Living on the Land: ‘Semi-Rural’ Great Falls

Living on the Land: ‘Semi-Rural’ Great Falls

Several of David Kondner’s seven sheep graze next to his pond. His property includes a barn with stalls, a pond and fencing around the entire five acres.

Several of David Kondner’s seven sheep graze next to his pond. His property includes a barn with stalls, a pond and fencing around the entire five acres. Photo by David Kondner

Dairy farming was the most prevalent economic activity in the Great Falls area from the 1880s, after the Civil War, through to 1989, when the very last functioning dairy farm was sold. From the 1980s to the present, there has been a lot of local activity around mega-mansions, cul-de-sacs, and mowed lawns. However, the mission of our local citizens association, formed in the late-1960s, has been “To preserve and protect the semi-rural character of Great Falls.” The Great Falls Historical Society’s January Program, Living on the Land: Semi-Rural Great Falls, featured five local residents who bring their land into abundant life in remarkable ways, establishing a deep and enduring connection with their land.

The “Kondnerosa”

Dave Kondner grew up on a 350-acre cattle ranch in the Maryland countryside. Although there wasn’t much money in small farming, he always loved the natural environment. When he found his 5-acre property in Great Falls, so close to urban amenities but shielded from the urban hubbub, Kondner and his wife bought a five-acre former horse farm with a house and barn, completely fenced, with a pond and lots of untouched countryside.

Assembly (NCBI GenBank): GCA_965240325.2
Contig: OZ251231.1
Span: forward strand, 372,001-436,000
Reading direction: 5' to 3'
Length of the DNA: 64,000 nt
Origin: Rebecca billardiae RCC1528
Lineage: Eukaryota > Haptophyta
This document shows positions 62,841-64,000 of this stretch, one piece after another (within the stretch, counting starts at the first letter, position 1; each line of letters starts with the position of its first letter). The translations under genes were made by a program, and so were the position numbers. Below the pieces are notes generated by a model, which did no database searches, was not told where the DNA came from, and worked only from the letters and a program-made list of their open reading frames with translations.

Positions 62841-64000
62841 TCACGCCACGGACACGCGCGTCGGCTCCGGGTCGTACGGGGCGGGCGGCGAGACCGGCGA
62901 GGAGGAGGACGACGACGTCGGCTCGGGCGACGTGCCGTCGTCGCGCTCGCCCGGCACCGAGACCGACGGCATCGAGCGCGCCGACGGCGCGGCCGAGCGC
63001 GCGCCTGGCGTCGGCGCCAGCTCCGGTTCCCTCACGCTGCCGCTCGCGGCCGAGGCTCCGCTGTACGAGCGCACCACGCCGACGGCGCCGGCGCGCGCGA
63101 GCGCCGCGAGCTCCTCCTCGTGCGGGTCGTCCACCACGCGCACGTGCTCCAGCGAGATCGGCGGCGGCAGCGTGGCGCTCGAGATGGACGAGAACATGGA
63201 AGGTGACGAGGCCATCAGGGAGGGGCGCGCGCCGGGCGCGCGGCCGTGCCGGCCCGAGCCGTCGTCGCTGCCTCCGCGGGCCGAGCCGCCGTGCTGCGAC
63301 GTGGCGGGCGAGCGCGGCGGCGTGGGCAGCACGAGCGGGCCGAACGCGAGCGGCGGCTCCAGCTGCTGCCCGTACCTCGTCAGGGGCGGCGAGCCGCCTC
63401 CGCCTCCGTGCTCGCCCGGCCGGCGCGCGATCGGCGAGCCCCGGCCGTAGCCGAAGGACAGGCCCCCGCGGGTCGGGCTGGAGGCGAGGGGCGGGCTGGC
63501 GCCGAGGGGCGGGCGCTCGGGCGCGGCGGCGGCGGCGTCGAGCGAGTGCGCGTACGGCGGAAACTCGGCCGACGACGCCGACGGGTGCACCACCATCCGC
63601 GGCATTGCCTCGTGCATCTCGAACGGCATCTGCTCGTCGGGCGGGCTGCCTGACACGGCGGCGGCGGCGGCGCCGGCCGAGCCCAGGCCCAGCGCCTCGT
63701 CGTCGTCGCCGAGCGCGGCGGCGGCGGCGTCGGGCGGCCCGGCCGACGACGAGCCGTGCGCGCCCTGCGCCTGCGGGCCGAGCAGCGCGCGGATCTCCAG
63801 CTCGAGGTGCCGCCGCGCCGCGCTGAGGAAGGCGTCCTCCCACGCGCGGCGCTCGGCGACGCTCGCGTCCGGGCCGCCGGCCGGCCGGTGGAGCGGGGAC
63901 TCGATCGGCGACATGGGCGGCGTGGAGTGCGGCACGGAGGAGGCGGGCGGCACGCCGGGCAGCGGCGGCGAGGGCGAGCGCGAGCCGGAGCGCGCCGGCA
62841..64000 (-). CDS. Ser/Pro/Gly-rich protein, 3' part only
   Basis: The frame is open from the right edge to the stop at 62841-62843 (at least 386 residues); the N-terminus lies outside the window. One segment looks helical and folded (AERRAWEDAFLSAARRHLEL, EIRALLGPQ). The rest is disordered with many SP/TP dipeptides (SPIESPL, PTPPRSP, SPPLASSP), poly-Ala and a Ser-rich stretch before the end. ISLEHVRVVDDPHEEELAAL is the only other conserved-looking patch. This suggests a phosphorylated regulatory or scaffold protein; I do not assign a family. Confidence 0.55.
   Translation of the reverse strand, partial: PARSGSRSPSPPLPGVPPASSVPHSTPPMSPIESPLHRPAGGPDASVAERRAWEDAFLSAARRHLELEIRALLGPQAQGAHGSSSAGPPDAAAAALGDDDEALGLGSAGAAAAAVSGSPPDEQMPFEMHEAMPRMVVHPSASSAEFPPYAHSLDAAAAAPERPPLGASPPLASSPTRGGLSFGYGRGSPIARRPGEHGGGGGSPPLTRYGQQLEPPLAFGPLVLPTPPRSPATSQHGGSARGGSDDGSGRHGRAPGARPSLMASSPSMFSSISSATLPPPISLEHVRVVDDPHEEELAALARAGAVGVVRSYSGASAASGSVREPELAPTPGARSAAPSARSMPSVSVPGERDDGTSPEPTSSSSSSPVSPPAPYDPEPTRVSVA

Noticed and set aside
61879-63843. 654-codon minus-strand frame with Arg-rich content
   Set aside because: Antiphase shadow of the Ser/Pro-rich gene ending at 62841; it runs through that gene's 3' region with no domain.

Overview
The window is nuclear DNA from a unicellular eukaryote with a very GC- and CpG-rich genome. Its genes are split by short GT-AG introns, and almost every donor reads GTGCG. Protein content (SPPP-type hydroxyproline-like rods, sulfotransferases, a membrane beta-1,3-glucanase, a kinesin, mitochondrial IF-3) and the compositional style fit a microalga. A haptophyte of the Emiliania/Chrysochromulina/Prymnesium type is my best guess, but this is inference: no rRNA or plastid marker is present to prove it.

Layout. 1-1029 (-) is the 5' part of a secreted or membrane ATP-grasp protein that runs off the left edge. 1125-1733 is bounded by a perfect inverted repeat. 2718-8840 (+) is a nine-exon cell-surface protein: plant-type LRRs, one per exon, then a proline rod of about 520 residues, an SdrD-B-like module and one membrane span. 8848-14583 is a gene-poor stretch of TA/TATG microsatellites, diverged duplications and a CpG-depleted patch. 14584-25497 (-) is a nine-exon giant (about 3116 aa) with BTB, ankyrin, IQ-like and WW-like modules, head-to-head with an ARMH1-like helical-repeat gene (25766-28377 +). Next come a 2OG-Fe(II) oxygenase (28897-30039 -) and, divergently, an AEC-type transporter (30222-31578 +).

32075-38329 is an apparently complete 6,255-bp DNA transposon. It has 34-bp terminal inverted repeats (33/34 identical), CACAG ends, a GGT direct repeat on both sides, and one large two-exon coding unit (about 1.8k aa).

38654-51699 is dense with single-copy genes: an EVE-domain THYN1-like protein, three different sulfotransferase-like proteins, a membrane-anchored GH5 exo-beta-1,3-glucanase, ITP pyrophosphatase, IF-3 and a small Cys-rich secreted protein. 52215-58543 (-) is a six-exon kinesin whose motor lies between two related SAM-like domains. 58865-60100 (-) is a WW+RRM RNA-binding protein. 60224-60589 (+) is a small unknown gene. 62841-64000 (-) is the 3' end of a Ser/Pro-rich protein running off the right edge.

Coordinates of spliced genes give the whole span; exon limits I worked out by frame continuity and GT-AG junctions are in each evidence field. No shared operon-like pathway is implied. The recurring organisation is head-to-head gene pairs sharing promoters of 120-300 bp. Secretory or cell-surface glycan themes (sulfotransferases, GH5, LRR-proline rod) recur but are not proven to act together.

Kondner loves the great wildlife around his home including the bald eagle, the red-shouldered hawk, the osprey, even a wild turkey, and lots of wild birds that hang out on his feeder. Kondner’s property is a Certified Wildlife Habitat. Domestic geese and lots of wild geese enjoy his pond. Kondner built a koi pond with a fountain in his front yard. Kondner’s deck overlooks his pasture, making it possible for him to throw food scrapes over the deck for his herd to enjoy.

Kondner has four goats and seven sheep and, ah yes, meat in the fall. Sheep are lean, but goats are even leaner. The pulse of life around him gives him great joy, delight and a sense of wellbeing.


The goat herd of American and French Alpines are bred and kidded annually at the Amalthea Ridge Farm, a three-acre farm on Fringe Tree Road in Great Falls. Some are sold to other farmers and some are kept for milk production, and such artisan products as milk, cheese, lotions and soaps.

Growing ‘Kids’ on Fringe Tree

Keyvan Moussavi and his wife Sarah Wehri manage a herd of up to 30 goats on their three wooded acres next to a 100-year flood plain off of Leigh Mill Road. Their endeavors involve the year-round lifecycle of mating, birthing, weaning, selling or keeping a solid genetic mix of well-fed, well-bred, well-behaved and well-socialized animals who produce outstanding milk for those with milk and cheese shares or for use in luxury soaps and lotions. Sarah, a who holds a Ph.D. and is a biochemist, wrote her thesis on emollience and fashions remarkable soaps right here in Great Falls.


The Smith's Historic Raspberry Garden: This raspberry garden is filled with red, yellow, black and purple raspberries – both summer and everbearing – as well as a variety of herbs.

The Pleasures of a Semi-Rural Life